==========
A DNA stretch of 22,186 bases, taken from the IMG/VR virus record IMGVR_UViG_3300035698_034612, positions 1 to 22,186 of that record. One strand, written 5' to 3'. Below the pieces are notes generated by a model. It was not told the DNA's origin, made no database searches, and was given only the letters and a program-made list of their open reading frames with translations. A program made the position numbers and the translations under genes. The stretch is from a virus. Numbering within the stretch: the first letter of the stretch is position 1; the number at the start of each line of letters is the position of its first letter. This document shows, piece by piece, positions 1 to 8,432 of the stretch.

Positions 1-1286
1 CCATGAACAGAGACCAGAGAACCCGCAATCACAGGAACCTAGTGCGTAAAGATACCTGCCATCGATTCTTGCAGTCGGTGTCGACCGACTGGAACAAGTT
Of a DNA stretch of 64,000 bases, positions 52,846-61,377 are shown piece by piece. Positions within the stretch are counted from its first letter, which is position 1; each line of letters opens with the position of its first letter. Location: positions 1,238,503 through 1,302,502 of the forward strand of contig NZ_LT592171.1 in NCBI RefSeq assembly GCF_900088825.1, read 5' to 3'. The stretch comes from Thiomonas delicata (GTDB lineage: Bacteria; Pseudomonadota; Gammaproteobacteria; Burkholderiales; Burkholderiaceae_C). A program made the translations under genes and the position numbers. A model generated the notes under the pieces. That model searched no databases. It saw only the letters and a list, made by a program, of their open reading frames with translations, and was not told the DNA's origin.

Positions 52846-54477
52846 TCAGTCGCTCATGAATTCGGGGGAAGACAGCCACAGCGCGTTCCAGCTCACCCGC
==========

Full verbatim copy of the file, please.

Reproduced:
A DNA stretch of 22,186 bases, taken from the IMG/VR virus record IMGVR_UViG_3300035698_034612, positions 1 to 22,186 of that record. One strand, written 5' to 3'. Below the pieces are notes generated by a model. It was not told the DNA's origin, made no database searches, and was given only the letters and a program-made list of their open reading frames with translations. A program made the position numbers and the translations under genes. The stretch is from a virus. Numbering within the stretch: the first letter of the stretch is position 1; the number at the start of each line of letters is the position of its first letter. This document shows, piece by piece, positions 1 to 8,432 of the stretch.

Positions 1-1286
1 CCATGAACAGAGACCAGAGAACCCGCAATCACAGGAACCTAGTGCGTAAAGATACCTGCCATCGATTCTTGCAGTCGGTGTCGACCGACTGGAACAAGTT
Of a DNA stretch of 64,000 bases, positions 52,846-61,377 are shown piece by piece. Positions within the stretch are counted from its first letter, which is position 1; each line of letters opens with the position of its first letter. Location: positions 1,238,503 through 1,302,502 of the forward strand of contig NZ_LT592171.1 in NCBI RefSeq assembly GCF_900088825.1, read 5' to 3'. The stretch comes from Thiomonas delicata (GTDB lineage: Bacteria; Pseudomonadota; Gammaproteobacteria; Burkholderiales; Burkholderiaceae_C). A program made the translations under genes and the position numbers. A model generated the notes under the pieces. That model searched no databases. It saw only the letters and a list, made by a program, of their open reading frames with translations, and was not told the DNA's origin.

Positions 52846-54477
52846 TCAGTCGCTCATGAATTCGGGGGAAGACAGCCACAGCGCGTTCCAGCTCACCCGC